A cycling bridge in Bradford that will cross the busy Machester Road is in final testing before it opens to the public.
The bridge, which links greenway routes to the University and St Luke’s Hospital, as well as connecting East and West Bowling with Marshfields and Little Horton, replaces an old footbridge thanks to £50 million of funding from the Big Lottery Fund to provide new routes for walking and cycling.
Sustrans worked with the local council to bring the project to fruition, and an opening ceremony has been scheduled for Saturday, September 1, with an 11-year-old pupil from nearby Newby Primary School cutting the ribbon.
Local children will benefit from a safe route to the school.
New walking and cycling routes will connect to either side of the bridge and provide essential missing links between the existing living street areas by developing new, wider and more accessible walking and cycling routes.
"Linking both sides of the road which in the past has been very tough, the Manchester Road has been a great geographical boundary in terms of people doing things only on ones side - it's like opening up a bridge between the two communities," Charlie Burn, a Bradford resident told Sustrans.
Councillor Dave Green, Executive Member with responsibility for highways and transportation, said: "We are really looking forward to seeing the bridge lifted into place as the final piece in the jigsaw.
"It will be a great landmark as people enter the city centre, especially when it is lit up at night-time.”
Sustrans Regional Director for Yorkshire, David Hall, added: "Walking and cycling for everyday journeys is great for our health, the environment and is good fun as well.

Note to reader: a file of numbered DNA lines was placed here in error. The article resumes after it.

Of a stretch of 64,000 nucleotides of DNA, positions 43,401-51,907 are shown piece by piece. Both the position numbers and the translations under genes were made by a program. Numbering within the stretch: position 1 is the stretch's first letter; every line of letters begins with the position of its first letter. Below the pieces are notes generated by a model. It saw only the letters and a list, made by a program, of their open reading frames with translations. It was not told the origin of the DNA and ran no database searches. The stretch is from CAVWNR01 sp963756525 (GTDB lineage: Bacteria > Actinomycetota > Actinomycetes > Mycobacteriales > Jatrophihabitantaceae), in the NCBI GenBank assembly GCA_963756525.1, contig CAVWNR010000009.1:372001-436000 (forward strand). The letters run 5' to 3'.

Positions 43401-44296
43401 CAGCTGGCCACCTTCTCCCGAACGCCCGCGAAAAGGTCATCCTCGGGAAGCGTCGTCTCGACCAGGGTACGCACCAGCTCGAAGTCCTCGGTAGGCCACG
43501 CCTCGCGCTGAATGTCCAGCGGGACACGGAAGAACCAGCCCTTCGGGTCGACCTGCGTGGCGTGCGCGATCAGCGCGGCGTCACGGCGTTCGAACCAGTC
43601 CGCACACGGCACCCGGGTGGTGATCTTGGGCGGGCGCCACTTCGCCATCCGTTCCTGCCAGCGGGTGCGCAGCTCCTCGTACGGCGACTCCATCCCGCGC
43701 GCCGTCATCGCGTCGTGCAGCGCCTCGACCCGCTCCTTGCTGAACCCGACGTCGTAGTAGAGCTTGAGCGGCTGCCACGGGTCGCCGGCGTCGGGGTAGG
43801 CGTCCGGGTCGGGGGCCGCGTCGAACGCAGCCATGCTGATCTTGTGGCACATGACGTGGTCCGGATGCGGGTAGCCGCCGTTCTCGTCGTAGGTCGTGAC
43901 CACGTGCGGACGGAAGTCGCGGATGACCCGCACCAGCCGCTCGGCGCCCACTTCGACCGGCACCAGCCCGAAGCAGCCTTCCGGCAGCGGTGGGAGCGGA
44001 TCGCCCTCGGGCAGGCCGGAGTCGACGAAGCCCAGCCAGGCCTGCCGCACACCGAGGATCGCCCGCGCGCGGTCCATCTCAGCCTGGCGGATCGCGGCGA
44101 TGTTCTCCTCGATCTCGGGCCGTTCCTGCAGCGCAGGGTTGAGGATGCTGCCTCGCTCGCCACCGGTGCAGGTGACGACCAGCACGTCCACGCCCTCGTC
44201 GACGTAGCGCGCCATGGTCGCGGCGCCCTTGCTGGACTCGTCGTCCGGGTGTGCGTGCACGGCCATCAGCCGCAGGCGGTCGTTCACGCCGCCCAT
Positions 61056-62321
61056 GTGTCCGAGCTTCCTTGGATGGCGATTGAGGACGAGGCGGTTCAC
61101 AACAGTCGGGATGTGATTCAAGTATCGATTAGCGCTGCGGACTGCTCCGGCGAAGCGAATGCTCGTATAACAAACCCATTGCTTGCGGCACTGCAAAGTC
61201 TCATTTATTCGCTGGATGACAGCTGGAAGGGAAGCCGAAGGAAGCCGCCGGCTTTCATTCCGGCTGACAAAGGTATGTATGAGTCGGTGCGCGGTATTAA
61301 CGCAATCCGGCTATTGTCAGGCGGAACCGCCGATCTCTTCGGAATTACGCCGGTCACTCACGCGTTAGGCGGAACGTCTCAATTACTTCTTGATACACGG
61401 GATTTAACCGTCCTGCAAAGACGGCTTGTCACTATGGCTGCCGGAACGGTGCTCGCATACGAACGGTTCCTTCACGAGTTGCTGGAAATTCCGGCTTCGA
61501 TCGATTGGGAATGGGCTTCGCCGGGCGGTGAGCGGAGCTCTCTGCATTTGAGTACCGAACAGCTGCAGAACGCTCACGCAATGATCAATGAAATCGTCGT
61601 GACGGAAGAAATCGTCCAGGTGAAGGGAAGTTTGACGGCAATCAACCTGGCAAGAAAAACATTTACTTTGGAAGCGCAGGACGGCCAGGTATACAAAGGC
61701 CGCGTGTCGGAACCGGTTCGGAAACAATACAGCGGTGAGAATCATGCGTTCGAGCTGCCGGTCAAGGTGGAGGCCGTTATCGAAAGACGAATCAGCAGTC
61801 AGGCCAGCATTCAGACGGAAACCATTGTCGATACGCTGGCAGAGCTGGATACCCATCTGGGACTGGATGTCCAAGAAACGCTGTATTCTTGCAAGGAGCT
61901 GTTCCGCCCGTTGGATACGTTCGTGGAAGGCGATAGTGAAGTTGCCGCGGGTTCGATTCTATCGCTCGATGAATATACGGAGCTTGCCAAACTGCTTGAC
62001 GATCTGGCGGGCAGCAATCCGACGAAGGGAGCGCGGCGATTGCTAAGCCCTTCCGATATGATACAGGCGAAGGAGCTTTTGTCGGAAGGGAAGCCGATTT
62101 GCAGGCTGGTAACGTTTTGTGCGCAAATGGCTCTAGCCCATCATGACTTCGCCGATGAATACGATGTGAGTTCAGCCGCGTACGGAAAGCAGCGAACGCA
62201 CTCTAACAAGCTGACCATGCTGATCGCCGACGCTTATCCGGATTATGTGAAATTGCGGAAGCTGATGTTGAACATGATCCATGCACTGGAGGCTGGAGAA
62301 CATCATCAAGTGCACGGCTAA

"When it opens, the new bridge, and the fantastic new links from it, are going to provide a safe and attractive way for people to make their every day journeys in Bradford without having to rely on a car.”
Gavin Hulme, Contracts Manager for principle contractor, Eric Wright Civil Engineering, said: "The project has been both challenging and rewarding.
"The complex foundations and structural works were all completed using large plant and equipment in close proximity to Manchester Road, one of the busiest routes into Bradford city centre.
"Working together with the Council, we have managed to minimise the impact of these works on traffic flows and the local community. Currently the road works and footpath improvements are ongoing, with the delivery and installation of the main bridge being completed more than two months ahead of schedule."
After an unpromising start, having to be bribed by her parents to learn to ride without stabilisers, Sarah became rather keener on cycling in her university years, and was eventually persuaded to upgrade to proper road cycling by the prospect of a shiny red Italian bike, which she promptly destroyed by trapping a pair of knickers in the rear derailleur. Sarah writes about about cycling every weekend on road.cc.